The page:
The great American experience is about so many things: bluegrass and beaches, snow-covered peaks and redwood forests, restaurant-loving cities and big open skies.
Bright Lights, Big Cities
America is the birthplace of LA, Las Vegas, Chicago, Miami, Boston and New York City – each a brimming metropolis whose name alone conjures a million different notions of culture, cuisine and entertainment. Look more closely, and the American quilt unfurls in all its surprising variety: the eclectic music scene of Austin, the easygoing charms of antebellum Savannah, the eco-consciousness of free-spirited Portland, the magnificent waterfront of San Francisco and the captivating French Quarter of jazz-loving New Orleans. Each city adds its unique style to the grand patchwork that is America.
On the Road Again
This is a country of road trips and great open skies, where 4 million miles of highways lead past red-rock deserts, below towering mountain peaks and through fertile wheat fields that roll off toward the horizon. The sun-bleached hillsides of the Great Plains, the lush rainforests of the Pacific Northwest, the sultry swamplands of the South and the scenic country lanes of New England are a few fine starting points for the great American road trip. Veer off the interstate often to discover the bucolic 'blue highways' of lore.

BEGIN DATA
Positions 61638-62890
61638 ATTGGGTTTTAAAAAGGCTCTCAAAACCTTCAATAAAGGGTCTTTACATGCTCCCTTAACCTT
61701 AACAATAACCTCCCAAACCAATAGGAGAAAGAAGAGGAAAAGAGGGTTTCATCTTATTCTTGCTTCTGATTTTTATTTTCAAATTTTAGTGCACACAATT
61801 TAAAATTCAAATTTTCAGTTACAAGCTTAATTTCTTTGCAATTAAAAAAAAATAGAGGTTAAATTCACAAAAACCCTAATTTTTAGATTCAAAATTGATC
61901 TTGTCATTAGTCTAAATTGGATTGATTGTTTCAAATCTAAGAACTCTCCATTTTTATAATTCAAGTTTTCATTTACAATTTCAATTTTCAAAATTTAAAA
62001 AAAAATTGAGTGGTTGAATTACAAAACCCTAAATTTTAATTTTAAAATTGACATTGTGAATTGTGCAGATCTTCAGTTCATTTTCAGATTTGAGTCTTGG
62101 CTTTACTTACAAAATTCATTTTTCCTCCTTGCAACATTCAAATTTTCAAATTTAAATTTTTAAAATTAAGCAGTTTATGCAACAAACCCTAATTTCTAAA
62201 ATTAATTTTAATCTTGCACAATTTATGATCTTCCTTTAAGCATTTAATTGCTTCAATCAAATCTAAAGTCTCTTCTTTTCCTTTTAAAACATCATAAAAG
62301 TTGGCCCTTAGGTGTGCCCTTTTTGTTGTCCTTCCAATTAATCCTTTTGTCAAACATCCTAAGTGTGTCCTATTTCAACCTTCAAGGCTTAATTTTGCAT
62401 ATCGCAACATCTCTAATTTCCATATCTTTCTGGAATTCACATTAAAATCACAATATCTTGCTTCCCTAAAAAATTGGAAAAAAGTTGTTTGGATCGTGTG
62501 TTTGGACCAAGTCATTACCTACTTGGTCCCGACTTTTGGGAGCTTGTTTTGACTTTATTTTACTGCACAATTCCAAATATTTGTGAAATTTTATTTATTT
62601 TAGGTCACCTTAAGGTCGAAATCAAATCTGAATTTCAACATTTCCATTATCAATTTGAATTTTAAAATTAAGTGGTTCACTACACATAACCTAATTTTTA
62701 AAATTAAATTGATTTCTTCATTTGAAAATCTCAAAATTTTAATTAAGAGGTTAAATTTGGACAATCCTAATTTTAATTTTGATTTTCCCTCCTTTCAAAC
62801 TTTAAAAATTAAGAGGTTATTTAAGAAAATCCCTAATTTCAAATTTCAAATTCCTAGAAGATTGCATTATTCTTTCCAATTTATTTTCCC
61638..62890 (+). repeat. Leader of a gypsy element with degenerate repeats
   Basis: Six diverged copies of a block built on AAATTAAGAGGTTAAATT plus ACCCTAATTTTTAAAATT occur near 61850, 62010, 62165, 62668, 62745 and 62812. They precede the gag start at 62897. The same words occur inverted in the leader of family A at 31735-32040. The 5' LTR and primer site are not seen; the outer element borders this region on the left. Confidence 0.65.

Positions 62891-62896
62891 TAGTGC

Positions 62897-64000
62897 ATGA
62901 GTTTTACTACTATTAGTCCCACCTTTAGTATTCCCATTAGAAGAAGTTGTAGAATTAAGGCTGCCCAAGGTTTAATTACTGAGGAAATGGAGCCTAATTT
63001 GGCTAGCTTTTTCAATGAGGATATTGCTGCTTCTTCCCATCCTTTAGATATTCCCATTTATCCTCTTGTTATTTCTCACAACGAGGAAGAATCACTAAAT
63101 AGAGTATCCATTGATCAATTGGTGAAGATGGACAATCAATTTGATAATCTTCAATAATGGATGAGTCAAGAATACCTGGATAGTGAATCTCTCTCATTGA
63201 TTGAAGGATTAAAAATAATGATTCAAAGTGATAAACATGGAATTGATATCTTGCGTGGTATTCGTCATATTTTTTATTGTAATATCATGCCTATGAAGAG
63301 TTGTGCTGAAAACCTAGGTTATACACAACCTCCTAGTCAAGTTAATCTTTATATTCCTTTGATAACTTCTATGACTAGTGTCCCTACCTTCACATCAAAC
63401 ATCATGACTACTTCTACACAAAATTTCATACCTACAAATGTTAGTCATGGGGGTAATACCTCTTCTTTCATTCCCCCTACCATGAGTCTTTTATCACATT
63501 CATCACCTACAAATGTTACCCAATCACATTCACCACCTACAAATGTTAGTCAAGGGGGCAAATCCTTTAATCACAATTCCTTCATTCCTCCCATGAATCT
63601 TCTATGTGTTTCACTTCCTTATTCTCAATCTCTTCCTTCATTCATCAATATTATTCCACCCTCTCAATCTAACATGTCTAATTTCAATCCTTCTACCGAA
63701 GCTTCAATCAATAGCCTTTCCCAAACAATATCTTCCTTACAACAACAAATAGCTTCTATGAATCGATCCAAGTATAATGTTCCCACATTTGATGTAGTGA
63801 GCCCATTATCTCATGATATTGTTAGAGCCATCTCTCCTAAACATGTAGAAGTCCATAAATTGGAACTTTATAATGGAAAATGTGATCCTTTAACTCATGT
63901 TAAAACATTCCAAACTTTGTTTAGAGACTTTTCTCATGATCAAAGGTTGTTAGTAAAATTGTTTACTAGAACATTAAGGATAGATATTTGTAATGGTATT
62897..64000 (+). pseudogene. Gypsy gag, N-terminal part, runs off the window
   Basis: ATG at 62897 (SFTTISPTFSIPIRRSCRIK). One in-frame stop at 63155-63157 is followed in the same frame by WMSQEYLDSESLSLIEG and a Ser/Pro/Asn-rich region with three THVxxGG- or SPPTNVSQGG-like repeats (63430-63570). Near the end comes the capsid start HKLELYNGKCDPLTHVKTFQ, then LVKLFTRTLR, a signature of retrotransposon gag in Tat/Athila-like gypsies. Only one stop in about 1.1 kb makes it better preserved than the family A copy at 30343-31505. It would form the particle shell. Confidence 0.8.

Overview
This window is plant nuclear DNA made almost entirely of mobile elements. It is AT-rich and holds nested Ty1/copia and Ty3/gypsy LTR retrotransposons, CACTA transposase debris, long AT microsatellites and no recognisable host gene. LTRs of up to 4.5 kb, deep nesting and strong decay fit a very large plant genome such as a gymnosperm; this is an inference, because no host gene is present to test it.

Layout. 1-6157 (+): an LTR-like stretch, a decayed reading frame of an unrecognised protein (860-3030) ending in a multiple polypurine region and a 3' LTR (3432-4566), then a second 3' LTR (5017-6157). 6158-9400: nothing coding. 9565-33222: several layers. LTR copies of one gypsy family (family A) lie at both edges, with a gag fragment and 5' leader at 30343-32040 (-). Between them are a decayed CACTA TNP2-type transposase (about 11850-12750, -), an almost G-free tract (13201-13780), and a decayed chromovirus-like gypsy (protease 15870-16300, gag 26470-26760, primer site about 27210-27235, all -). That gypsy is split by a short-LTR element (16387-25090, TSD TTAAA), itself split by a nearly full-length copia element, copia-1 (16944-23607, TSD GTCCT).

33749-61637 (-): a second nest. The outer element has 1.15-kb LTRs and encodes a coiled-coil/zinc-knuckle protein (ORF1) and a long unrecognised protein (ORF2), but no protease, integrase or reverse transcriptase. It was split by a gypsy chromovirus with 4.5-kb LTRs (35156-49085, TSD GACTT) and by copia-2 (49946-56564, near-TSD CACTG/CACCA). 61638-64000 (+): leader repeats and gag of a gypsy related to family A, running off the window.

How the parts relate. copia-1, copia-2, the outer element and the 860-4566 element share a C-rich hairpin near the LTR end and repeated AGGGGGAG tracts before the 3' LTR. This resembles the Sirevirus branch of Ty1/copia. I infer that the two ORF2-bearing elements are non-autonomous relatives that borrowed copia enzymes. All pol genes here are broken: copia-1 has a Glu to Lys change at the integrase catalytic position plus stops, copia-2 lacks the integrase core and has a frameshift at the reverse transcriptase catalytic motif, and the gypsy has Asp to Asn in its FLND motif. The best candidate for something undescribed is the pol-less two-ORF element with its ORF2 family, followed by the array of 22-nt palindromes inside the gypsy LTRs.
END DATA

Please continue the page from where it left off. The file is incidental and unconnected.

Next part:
On one evening in the US, thick barbecue ribs come piping hot at a Texas roadhouse, while chefs blend organic produce with Asian accents at award-winning West Coast restaurants. Locals get their fix of bagels and lox at a century-old deli in Manhattan's Upper West Side and, several states away, plump pancakes and fried eggs disappear under the clatter of cutlery at a 1950s-style diner. Steaming plates of lobster from a Maine pier, oysters and champagne from a California wine bar, Korean tacos out of a Portland food truck – these are just a few ways to dine à la Americana.
The USA has made tremendous contributions to the arts. Georgia O'Keeffe's wild landscapes, Robert Rauschenberg's surreal collages, Alexander Calder's elegant mobiles and Jackson Pollock's drip paintings have entered the vernacular of 20th-century art. Chicago and New York have become veritable drawing boards for the great architects of the modern era. And from the soulful blues born in the Mississippi Delta to the bluegrass of Appalachia and Detroit's Motown sound – plus jazz, funk, hip-hop, country, and rock and roll – America has invented sounds integral to modern music.
Who makes the best pizza - New York or Chicago?
5 min read — Published Feb 4, 2022
Something clicked when pizza arrived in the USA more than a century ago. But who does it better? New York or Chicago?
Tips & Travel trends to help you pick the perfect time to visit this destination.
Put these must-see destinations on your next travel wish list.
Add visiting these must-see local hot spots and culture centers to your next travel itinerary.
Everything you need to know about services, requirements, and the application process when traveling internationally.
Check out these fun-filled activities that the entire family can enjoy.
Browse the various transportation options to make your trip that much easier when you arrive.
Ways to maximize the fun without spending a dime on your next great adventure.